Consuming some salt may be healthier than too little or too much, Canadian researchers reported this week in a study likely to fuel the debate over the health effects of salt in the diet.
Health professionals for years have warned that high salt intake increases the risk of high blood pressure, heart attack and stroke, but recent studies are questioning that line of thought.
Although lowering sodium intake has been shown to reduce blood pressure, research has yet to prove whether that translates into better overall heart health in the wider population. A report released earlier this month suggested cutting salt may not improve the health of the general population.
In the latest study, researchers at McMaster University in Ontario, Canada found people who consumed a moderate amount of salt had the lowest risk of heart problems, while people who had high-salt diets had an increased risk of stroke, heart attack and other cardiovascular events.
Those with low-salt diets had a higher risk of death from heart disease and an increased risk of being hospitalized for heart failure.
The findings highlight the importance of reducing salt intake in those consuming high-salt diets and the need for reducing sodium content in manufactured foods that are high in salt.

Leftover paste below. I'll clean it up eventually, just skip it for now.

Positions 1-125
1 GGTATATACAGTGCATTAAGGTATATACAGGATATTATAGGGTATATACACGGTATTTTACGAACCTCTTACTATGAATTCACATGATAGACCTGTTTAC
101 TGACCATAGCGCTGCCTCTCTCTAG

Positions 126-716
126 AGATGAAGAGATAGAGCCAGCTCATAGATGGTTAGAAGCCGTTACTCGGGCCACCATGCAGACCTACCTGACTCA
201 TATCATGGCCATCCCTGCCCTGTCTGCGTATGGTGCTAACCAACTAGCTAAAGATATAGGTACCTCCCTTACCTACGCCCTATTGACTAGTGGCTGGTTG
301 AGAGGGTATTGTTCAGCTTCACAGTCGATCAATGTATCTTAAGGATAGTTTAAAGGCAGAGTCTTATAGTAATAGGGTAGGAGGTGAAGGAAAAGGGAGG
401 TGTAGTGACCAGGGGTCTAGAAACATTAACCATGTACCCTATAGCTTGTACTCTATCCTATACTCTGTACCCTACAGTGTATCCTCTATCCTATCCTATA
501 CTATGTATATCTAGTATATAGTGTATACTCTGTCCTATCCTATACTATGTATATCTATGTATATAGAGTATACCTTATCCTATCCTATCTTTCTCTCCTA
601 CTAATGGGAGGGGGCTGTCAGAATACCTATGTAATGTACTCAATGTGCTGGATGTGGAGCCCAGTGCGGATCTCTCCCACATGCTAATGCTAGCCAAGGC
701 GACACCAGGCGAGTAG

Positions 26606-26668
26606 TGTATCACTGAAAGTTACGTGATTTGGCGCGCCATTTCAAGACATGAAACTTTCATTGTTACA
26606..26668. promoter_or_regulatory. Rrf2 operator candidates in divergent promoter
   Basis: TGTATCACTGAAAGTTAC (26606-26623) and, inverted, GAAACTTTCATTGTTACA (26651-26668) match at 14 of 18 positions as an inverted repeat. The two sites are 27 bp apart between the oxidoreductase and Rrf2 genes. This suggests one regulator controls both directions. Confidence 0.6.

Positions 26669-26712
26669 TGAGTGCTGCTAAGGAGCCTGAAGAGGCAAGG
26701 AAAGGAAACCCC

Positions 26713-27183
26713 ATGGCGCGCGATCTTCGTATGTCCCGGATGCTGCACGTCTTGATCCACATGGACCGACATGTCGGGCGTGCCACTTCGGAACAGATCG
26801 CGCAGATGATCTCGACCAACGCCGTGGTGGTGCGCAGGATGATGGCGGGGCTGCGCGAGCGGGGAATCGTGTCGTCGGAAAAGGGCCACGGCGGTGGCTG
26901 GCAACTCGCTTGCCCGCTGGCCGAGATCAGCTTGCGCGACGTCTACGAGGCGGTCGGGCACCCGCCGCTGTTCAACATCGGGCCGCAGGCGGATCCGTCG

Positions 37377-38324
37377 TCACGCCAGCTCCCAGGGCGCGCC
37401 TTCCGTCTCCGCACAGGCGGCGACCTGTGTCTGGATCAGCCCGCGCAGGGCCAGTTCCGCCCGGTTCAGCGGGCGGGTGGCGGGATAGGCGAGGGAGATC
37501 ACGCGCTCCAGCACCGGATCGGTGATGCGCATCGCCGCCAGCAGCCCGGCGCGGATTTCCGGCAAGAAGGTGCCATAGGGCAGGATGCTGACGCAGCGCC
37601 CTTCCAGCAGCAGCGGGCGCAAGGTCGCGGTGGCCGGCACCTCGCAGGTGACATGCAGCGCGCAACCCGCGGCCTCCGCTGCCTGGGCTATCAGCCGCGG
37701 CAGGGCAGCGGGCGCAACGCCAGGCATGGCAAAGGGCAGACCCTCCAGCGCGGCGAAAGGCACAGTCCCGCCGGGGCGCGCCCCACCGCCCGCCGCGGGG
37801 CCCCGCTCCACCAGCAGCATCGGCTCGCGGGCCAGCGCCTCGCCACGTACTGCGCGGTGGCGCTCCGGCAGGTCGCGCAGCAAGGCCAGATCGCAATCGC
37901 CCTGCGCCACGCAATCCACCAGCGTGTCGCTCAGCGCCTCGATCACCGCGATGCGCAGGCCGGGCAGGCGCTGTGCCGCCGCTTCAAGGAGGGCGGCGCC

But for those with moderate or average intake, whether further reduction of salt in the diet will be beneficial remains to be seen.
For the study, the team studied sodium and potassium levels found in a morning sample of urine taken from nearly 30,000 people in two clinical trials.
After about four years, about 16 percent of study participants had some kind of heart event. The team then looked for a correlation between salt intake and the risk of heart trouble.
A high salt intake - consuming 7 to 8 grams of sodium a day - was harmful to heart health. But low salt intake - consuming less than 3 grams of sodium a day - also carried risks of increased death from heart-related causes and hospitalization for heart failure.
The researchers said the findings could challenge U.S. dietary guidelines, which recommend Americans consume less than 2.3 grams (2300 milligrams) of sodium daily, or 1.5 grams (1500 milligrams) for people who are more at risk of high blood pressure or heart disease.
A teaspoon of table salt contains 2.3 grams (2300 milligrams) of sodium.
Some experts feel the increased heart events in the study might be related to underlying disease. It was also noted that there were far fewer heart problems at the low end of salt consumption compared with the high-intake group.
Taken together, many experts believe the scientific argument for reducing the amount of salt in processed foods remains strong.
Source: Journal of the American Medical Association, November 23, 2011
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